It was around that time that his fellow Michelstadt neighbors rebelled against the rebbe’s extreme piety and his kabbalistic practices. Their complaints to the town authorities resulted in his arrest in his synagogue and a two-day stay in the local jail. These intrigues prevented the rebbe’s elevation to the post of Chief Rabbi in his hometown, handing that job to a competitor, and depriving him of an income.

After his wife of twenty years, Adelheid, died in 1809, the rebbe left Michelstadt and moved to Mannheim where he accumulated much fame as a healer. While there he healed a woman hospitalized for incurable insanity after local physicians had given up on her care. Her name was Benzinger and she had a 17-year-old daughter. While still in Mannheim, the rebbe became engaged to the daughter whose mother he had cured. He returned to Michelstadt, married the young lady, and reopened his yeshiva. It must have been during this second marriage that Babette joined their household and was raised by a woman not much older than her.

My grandmother said Babette lived in the home of the rebbe until she herself was married. Many years later, during a trip to Germany, my husband and I visited the town of Michelstadt, for I was always curious about the place that had sprouted so many family legends. We walked around the rebbe’s house, which is still occupied, but we could not get in because the lawyer’s office, which now rents it, was closed for the day. I looked up to the upstairs windows and tried to imagine Babette’s thoughts as she viewed her world when she lived there.

As I write these words, I am holding a photocopy of a marriage certificate which I recently received from the archivist of the town of Michelstadt. According to the certificate, a couple named Meier Oppenheimer and his wife, Babette Muhr, appeared before the mayor of the German town of Rimbach on September 6 in the year 1859 where he signed a document confirming their wedding performed three days before by the rabbi of that same town. It was their daughter, Bertha Oppenheimer Salomon, born in Fuerth, Germany in 1867, who became my grandmother.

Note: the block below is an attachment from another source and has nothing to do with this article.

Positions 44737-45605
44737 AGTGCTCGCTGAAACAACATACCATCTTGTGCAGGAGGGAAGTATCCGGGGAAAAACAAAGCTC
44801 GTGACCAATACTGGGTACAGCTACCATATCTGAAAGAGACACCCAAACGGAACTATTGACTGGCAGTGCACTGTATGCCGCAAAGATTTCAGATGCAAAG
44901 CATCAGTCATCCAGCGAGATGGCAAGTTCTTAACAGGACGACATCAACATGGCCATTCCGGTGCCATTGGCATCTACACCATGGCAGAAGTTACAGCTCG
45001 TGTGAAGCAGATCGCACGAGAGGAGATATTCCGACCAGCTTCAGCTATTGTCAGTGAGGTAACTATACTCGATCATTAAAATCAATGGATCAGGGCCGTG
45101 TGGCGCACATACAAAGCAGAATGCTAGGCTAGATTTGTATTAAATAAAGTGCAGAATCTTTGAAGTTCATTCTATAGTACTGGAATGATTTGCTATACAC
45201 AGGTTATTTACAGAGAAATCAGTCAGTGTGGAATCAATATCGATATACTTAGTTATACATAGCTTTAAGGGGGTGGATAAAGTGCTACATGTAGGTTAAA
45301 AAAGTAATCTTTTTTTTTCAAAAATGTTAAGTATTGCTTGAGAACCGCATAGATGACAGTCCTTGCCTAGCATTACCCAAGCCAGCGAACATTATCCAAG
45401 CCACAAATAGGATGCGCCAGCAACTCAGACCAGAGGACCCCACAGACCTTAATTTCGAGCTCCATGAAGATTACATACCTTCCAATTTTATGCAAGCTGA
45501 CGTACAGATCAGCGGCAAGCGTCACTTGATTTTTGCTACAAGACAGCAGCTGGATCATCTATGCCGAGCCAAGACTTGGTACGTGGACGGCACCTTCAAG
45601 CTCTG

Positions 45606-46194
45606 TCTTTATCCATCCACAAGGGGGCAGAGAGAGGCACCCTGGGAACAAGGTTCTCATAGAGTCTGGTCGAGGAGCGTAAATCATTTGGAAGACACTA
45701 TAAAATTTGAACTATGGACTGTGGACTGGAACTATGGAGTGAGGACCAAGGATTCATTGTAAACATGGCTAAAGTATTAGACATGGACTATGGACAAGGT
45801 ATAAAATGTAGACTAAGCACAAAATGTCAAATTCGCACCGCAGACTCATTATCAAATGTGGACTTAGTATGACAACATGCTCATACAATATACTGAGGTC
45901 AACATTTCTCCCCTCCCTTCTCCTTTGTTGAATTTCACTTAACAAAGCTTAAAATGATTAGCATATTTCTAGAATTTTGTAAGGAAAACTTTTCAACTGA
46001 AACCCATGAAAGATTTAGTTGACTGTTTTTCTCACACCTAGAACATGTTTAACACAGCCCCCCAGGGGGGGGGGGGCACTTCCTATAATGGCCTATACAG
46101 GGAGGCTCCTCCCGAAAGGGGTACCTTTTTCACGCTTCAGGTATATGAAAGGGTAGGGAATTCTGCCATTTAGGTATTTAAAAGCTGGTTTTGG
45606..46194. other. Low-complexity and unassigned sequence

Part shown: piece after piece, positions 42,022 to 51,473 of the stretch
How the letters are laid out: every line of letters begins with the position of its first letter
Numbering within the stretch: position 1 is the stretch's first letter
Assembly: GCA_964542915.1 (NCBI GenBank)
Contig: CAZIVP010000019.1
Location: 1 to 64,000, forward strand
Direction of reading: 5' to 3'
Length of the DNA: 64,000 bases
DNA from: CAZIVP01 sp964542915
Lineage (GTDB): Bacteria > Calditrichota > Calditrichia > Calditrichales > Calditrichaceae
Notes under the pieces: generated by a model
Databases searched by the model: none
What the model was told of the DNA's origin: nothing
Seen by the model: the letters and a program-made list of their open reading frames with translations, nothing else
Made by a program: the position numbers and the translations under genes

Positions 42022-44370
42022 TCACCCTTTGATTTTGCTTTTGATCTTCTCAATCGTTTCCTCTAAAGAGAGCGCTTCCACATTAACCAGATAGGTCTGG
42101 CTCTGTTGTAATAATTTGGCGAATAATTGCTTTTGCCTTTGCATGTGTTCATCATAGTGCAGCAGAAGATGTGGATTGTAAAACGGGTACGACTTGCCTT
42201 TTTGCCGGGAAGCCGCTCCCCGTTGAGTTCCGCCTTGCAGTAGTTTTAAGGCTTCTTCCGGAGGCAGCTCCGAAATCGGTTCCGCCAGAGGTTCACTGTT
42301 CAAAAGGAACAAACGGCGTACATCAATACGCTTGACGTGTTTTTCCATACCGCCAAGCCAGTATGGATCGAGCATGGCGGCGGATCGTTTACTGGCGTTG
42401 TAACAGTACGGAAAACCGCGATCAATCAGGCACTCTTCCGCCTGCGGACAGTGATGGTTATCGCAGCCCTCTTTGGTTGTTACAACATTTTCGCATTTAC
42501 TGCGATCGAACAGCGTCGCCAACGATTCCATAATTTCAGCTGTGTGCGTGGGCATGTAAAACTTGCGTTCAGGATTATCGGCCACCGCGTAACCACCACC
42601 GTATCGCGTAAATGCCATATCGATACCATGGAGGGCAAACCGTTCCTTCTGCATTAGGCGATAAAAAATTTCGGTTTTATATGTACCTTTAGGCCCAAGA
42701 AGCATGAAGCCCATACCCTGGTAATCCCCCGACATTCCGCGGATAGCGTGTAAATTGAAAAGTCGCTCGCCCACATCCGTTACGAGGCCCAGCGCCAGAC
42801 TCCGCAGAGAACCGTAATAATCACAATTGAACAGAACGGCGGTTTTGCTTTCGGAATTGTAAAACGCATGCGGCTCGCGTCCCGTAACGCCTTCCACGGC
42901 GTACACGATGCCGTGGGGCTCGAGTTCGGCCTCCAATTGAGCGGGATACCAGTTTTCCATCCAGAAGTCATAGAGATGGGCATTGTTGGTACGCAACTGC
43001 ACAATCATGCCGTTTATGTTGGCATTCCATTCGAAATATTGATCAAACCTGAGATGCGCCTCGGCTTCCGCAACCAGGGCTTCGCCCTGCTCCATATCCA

Born in Germany, Ellen Stern came to the United States as a young girl and grew up in Louisville, Kentucky. She’s the author of numerous books for young adult readers, including biographies of Louis D. Brandeis, Nelson Glueck, and Elie Wiesel. Her most recent publication is The French Physician’s Boy, a novel about Philadelphia’s 1793 Yellow Fever epidemic.


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Frames of Reference

by Ferida Wolff (Cherry Hill, NJ)

One day I saw an ad in our local Jewish newspaper for a series of Kabbalah classes to be held at the Jewish Community Center. I asked my friend if she would like to go, as we were both interested in mystical traditions. She would and we went.

The teacher was a real deal Lubavitcher rebbi. He wore the black suit. His head was covered with a black hat. He had the beard.

The class consisted of mostly men and a few women. The men were there more to show what they knew. The women were there to listen. We were there to learn. The rabbi was soft-spoken. We hung on his every word.

When the series was over, the rabbi said that he would be willing to teach a private class in someone’s home. My friend and I excitedly waited for the end of class to speak with him. We were interested, we told him, in learning more. We assumed that we would be joining others with the same desire but it seemed we were the only ones who asked. This caused a problem for the rabbi. First of all, we were women, not the traditional target for teaching the Jewish mystical system. Then there was the issue of who we were personally. I was culturally observant, sharing holidays and simchas with my family and friends but didn’t keep to the religious dictates. I even taught yoga and studied Buddhism. My friend was a good Roman Catholic familiar with the Tao. We both practiced Qi Gong and meditated. Not the typical Kabbalah students. We were surprised when he agreed to teach us.